Causes of Stress - Work - Johansson et al (1978)
Aim: To measure the psychological and physiological responses of stress in two catagories of employee.
Method: Quasi-experiment. IV: Employees with a high risk of Stress (high responsibility jobs) + Control group (cleaners and maintenence workers). DV: chemicals in urine that are related to stress and self-report of mood.
Sample: 24 workers at a sweedish sawmill, 14 high risk/10 control.
Procedure: Pps gave 5 daily urine samples and a baseline sample (from when at home). Self reports of mood were made on a likhert scale. Included consideration for caffine + nicotine consumption.
Findings: The high risk group had twice the adrenaline levels when compared to their baseline that increased throughout the day. The control group had a peak leavel of 1.5 times their baseline, which decreased throughout the day.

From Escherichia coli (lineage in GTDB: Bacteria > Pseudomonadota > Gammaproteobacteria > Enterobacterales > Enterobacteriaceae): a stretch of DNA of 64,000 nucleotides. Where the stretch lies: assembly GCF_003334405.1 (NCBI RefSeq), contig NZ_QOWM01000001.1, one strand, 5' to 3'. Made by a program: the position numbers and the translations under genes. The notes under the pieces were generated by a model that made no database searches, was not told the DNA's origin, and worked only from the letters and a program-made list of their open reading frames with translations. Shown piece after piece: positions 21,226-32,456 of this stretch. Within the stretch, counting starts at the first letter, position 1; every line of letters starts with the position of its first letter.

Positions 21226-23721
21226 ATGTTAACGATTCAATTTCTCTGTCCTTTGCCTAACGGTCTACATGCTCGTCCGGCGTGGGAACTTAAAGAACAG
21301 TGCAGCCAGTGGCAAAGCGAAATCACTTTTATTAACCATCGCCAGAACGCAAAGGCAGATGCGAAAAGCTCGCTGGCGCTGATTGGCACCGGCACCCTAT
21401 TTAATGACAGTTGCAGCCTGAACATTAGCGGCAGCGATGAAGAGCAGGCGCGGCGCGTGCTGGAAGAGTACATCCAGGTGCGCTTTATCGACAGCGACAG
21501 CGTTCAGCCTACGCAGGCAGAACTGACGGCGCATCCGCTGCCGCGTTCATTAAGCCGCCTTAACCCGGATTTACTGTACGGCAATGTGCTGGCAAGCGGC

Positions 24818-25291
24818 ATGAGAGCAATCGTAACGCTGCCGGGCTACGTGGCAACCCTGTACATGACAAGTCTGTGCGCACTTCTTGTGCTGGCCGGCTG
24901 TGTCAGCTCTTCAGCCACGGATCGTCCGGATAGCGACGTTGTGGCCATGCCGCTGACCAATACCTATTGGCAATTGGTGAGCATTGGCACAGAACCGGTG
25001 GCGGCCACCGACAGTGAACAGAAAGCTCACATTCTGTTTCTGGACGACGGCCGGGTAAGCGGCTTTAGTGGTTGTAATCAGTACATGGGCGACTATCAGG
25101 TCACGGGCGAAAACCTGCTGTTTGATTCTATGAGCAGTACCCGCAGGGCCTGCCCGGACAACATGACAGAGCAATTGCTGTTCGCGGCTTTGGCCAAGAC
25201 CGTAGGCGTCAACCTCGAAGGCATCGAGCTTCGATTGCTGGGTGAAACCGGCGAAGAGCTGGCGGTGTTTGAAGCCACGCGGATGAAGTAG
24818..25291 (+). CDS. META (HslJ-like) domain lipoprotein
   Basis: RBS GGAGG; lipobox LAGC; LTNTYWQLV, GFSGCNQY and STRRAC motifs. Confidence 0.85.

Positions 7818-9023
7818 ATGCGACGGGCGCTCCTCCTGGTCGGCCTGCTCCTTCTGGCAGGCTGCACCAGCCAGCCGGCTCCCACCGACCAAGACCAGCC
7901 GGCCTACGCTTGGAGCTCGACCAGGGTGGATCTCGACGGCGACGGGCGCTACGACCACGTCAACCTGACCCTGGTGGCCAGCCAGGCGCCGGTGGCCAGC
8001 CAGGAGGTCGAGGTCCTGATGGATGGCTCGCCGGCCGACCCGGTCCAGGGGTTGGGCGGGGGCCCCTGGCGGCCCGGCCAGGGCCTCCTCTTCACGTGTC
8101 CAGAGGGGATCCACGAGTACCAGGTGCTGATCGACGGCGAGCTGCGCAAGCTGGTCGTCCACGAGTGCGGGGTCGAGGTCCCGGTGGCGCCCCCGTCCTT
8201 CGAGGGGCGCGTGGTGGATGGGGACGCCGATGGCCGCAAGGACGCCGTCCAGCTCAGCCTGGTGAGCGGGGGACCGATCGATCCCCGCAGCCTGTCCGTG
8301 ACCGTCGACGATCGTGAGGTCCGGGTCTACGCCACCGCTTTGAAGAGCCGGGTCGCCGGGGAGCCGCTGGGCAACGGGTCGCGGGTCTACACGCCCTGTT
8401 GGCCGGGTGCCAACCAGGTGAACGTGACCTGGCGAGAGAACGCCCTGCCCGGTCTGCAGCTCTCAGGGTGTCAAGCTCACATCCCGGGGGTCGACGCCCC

In the self-report, the high-risk group felt more rushed and irritated whereas the control group rated their wellbeing lower.
Elaboration: This shows that repetitive, machine-paced work (which is demanding in attention to detail) was contrubiting to the higher stress levels in the high-risk group. To circumvent this, Johansson suggested that people should avoid this type of work, or impliment a stress management program.